At a meeting of the Parties of the Nauru Agreement (PNA), it was highlighted that, “By requiring foreign fishing companies to adhere to the vessel day scheme (VDS) and setting a minimum fishing day fee – now at US$6,000 – while setting limits on days, PNA has more than tripled revenue accruing to its eight-member nations.”
The difficulties of moving away from bilateral agreements were emphasised as necessary to ensure the success of the VDS scheme. “As conceived, the VDS aims to create a seller’s market, allowing PNA members to auction their days to the highest bidders. But bilateral agreements – where fisheries and foreign ministry officials from Asian or other nations come to town every year or two to negotiate deals with their islands counterparts – have been a mainstay of Pacific fisheries for more than a generation.” The PNA Director is therefore encouraging fisheries officials to move away from bilateral fisheries access negotiations to selling days through the VDS, allowing the market to dictate the price, which he believes will push the price well above the current US$6,000-a-day benchmark.
In its latest issue, FFA Trade and Industry News highlighted that, to this end, “the status of the European fleet in relation to the PNA’s Vessel Day Scheme remains a topic of debate”, particularly as the EU vessels licensed under the EU–Kiribati FPA and endorsed by the European Parliament last November, have not formally come under the general terms and conditions of the VDS scheme. FFA legal staff are currently assisting Kiribati “with the drafting of regulations to fully incorporate the VDS into national legislation”.
In contrast, the Solomon Islands refused to renew a bilateral agreement with the EU in 2013. It is reported that Nauru has also declined to renew arrangements with the Spanish tuna operators’ organisation OPAGAC, citing the association’s refusal to agree to be bound by national laws that implement measures agreed within the PNA.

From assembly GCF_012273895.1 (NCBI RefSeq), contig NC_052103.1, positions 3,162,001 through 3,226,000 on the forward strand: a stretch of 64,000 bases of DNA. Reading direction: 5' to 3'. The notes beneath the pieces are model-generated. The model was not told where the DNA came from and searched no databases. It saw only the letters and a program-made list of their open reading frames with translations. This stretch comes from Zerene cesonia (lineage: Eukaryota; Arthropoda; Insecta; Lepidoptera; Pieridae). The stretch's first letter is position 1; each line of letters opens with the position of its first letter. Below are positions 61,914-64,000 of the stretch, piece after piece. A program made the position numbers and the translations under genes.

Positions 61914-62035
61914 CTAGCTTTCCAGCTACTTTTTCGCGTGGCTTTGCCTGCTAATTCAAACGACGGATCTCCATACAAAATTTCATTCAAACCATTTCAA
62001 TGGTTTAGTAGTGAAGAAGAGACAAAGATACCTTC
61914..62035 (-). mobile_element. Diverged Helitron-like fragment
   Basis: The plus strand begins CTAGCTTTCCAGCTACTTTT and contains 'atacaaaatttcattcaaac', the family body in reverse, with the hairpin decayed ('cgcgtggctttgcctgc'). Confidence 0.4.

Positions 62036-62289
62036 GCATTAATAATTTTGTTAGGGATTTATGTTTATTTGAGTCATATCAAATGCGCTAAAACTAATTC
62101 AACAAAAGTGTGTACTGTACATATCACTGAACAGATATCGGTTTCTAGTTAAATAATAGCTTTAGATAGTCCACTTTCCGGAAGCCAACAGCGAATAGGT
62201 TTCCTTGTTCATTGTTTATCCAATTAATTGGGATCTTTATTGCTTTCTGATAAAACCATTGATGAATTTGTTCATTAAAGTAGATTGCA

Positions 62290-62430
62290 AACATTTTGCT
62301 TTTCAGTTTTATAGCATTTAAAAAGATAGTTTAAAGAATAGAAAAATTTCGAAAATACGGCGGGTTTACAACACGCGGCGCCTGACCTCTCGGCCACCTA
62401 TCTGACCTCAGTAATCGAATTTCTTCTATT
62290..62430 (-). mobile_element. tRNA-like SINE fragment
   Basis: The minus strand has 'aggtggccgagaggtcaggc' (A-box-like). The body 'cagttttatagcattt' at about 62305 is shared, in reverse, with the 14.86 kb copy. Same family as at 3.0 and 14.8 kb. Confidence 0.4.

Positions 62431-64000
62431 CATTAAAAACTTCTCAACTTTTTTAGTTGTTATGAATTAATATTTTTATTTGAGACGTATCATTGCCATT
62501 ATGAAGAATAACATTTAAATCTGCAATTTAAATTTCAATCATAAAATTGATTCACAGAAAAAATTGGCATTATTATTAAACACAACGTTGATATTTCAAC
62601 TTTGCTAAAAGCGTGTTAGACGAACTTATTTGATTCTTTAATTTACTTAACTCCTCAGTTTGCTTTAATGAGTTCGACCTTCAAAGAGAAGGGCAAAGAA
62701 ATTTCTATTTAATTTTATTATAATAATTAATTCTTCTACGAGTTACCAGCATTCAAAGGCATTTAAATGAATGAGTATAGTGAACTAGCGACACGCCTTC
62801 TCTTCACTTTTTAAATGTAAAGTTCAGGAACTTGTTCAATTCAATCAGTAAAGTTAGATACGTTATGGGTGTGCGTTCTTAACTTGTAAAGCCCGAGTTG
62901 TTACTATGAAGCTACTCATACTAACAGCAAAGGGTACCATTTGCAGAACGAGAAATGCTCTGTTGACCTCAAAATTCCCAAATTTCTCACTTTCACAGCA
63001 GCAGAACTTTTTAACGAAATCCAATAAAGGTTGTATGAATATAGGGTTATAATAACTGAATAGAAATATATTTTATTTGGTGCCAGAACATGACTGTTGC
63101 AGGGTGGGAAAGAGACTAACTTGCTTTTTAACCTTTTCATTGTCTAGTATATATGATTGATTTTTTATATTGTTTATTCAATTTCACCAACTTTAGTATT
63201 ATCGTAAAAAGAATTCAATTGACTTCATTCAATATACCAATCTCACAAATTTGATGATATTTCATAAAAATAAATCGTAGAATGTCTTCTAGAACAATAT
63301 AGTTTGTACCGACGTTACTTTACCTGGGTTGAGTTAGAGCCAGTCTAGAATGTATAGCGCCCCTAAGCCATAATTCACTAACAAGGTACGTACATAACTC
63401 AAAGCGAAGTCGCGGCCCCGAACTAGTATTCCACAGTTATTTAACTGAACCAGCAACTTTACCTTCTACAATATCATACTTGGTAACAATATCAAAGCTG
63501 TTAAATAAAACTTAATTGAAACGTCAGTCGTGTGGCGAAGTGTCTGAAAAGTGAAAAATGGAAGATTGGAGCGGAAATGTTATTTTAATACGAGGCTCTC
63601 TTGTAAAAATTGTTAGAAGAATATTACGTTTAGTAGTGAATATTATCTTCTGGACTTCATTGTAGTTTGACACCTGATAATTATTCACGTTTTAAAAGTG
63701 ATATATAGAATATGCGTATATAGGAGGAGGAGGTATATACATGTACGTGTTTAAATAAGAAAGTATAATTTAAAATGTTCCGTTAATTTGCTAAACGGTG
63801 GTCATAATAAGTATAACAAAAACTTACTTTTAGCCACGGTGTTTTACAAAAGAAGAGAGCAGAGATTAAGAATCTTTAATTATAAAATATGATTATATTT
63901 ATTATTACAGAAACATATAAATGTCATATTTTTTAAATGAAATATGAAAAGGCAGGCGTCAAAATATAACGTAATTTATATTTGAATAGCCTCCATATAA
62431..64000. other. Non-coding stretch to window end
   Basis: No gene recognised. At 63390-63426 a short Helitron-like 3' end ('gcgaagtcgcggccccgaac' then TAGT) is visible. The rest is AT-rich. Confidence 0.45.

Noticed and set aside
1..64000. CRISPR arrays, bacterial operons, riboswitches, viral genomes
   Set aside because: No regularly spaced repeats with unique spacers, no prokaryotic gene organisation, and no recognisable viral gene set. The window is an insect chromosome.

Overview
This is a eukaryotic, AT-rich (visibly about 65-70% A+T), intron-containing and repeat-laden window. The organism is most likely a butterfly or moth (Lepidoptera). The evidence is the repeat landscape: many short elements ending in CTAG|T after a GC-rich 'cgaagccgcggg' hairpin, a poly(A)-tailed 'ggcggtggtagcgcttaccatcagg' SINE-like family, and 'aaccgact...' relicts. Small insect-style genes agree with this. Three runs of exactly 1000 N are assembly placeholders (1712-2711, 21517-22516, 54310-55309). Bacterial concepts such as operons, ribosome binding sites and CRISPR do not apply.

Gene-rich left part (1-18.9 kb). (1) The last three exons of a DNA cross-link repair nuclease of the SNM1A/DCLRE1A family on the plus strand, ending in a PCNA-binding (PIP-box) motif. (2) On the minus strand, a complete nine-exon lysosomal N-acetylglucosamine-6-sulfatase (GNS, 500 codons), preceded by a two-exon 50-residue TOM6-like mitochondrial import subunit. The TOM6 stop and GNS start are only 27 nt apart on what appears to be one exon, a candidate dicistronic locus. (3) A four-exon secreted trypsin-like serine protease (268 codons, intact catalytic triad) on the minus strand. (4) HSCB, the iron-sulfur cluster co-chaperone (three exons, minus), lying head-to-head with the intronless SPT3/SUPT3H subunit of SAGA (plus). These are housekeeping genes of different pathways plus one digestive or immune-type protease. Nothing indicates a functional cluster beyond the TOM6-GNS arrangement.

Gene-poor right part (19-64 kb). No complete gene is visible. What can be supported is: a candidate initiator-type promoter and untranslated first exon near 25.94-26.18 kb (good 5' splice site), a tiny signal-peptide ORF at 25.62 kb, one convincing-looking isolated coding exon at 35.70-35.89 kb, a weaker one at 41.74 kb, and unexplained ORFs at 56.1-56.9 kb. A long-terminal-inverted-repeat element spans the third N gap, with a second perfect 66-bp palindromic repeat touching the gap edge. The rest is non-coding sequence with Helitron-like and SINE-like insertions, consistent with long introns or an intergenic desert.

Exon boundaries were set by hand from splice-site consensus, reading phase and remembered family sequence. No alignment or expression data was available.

“This ongoing debate highlights the continued need for strengthening coherence and consistency associated with the VDS,” stressed FFA Trade and Industry News article. “The PNA countries themselves have identified the need for improvements to the VDS and to this end, FFA, at the request of the PNA, will manage a study of institutional design to strengthen the VDS, which will start in March.”
The EU remains a modest player in the Pacific compared to other distant-water tuna fishing nations, such as the USA or Asian countries. However, the debate between the EU and Pacific Islands about the basis for access, whether through the negotiation and signing of bilateral agreements, or through Economic Partnership Agreement negotiations, has taken central stage with little progress in terms of mutual understanding. It is therefore welcomed that, as an element to improve future dialogue, the FFA (at the request of the PNA) will undertake a study to strengthen the institutional design of the VDS (a major EU concern), as well as help with the drafting of regulations to fully incorporate the VDS into Kiribati legislation (a major PNA concern).